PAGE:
Those ancient stories inspired me (I am not a historian, but I wound up majoring in Classics in college). Barbara Tuchman’s dramatic narrative The Guns of August inspired me to read a good deal of World War I history. And McPherson and Ken Burns were the starting points of Civil War reading. They didn't do me many any harm.

Finally, I’m not aware that “popular” historians such as McPherson explicitly or implicitly tell their readers that they should not or need not read more on the periods or topics they cover. I presume most readers of McPherson stop with him, feeling they’ve gotten a sufficient feel. But is it fair to blame McPherson for that?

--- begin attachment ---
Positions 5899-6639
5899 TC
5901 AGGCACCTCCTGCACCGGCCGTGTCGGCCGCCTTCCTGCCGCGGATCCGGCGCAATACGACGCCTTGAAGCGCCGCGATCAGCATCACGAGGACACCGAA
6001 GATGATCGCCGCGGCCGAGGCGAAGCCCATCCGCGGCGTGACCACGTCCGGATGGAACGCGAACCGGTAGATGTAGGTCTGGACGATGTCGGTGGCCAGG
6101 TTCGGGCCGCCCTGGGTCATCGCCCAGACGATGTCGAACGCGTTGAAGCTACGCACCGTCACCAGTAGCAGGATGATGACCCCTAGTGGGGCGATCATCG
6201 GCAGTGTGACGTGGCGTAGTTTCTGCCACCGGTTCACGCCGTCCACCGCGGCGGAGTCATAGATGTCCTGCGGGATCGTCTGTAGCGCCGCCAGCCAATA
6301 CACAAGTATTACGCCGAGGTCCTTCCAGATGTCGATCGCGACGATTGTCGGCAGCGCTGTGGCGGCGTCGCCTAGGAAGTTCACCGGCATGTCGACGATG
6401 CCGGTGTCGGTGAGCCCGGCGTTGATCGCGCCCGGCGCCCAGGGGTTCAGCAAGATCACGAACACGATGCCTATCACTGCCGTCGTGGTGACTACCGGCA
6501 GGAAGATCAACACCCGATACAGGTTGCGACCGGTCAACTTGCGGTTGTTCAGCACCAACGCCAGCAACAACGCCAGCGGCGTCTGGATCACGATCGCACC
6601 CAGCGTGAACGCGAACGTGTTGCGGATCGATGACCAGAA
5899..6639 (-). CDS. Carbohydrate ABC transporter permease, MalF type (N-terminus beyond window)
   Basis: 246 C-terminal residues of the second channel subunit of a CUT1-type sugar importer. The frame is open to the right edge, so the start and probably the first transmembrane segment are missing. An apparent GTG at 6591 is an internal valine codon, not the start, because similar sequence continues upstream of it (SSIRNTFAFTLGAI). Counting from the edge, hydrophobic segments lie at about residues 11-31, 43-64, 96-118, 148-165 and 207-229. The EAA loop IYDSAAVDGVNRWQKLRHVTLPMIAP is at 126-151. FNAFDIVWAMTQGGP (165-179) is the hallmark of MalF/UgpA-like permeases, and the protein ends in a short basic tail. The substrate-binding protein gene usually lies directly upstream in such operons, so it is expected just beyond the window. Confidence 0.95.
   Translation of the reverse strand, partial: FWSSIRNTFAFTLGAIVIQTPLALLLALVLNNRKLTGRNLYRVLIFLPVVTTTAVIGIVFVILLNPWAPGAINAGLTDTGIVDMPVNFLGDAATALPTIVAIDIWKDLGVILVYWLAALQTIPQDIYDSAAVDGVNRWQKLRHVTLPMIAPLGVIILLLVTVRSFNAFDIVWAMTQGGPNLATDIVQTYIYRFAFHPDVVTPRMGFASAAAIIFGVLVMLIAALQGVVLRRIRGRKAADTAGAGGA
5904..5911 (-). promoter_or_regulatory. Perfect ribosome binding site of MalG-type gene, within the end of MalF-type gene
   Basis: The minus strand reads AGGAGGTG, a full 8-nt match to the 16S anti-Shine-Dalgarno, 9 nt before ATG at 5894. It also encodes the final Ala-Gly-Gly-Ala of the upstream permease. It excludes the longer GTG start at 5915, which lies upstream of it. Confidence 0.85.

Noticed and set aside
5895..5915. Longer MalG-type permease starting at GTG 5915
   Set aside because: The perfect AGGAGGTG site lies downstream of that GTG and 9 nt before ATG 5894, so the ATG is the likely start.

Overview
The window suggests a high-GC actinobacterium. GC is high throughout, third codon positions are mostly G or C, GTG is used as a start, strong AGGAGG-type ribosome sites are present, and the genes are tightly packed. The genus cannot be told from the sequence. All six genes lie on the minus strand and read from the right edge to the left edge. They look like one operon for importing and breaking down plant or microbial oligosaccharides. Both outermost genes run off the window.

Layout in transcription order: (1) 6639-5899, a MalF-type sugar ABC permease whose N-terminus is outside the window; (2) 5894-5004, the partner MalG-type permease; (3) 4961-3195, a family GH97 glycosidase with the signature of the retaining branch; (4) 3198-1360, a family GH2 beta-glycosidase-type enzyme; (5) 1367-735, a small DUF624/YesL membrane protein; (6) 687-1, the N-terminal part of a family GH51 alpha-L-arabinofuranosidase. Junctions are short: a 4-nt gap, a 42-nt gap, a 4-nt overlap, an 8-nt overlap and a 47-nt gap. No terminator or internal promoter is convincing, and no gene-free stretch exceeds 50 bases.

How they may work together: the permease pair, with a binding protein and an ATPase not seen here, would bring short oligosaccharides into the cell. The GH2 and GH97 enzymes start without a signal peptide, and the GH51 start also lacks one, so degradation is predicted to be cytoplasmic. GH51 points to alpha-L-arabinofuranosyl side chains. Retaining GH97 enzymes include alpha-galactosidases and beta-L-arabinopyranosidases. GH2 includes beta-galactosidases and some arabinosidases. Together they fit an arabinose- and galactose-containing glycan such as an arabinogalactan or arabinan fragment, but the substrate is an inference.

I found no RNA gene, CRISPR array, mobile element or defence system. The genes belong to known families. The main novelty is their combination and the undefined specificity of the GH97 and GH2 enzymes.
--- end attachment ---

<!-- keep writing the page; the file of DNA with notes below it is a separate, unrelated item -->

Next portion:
I don’t mean to give Dmitri too hard a time. When you’ve read deeply in a particular area and realize how complex it is, it can be frustrating to see more broad-brush accounts that, in your view, miss subtle but key points that have changed your analysis or perspective. But is that a legitimate reason to condemn narrative histories that are sufficiently dramatic and entertaining to lure tens of thousands of readers, who will surely learn more from the experience than they would reading a romance novel or playing video games?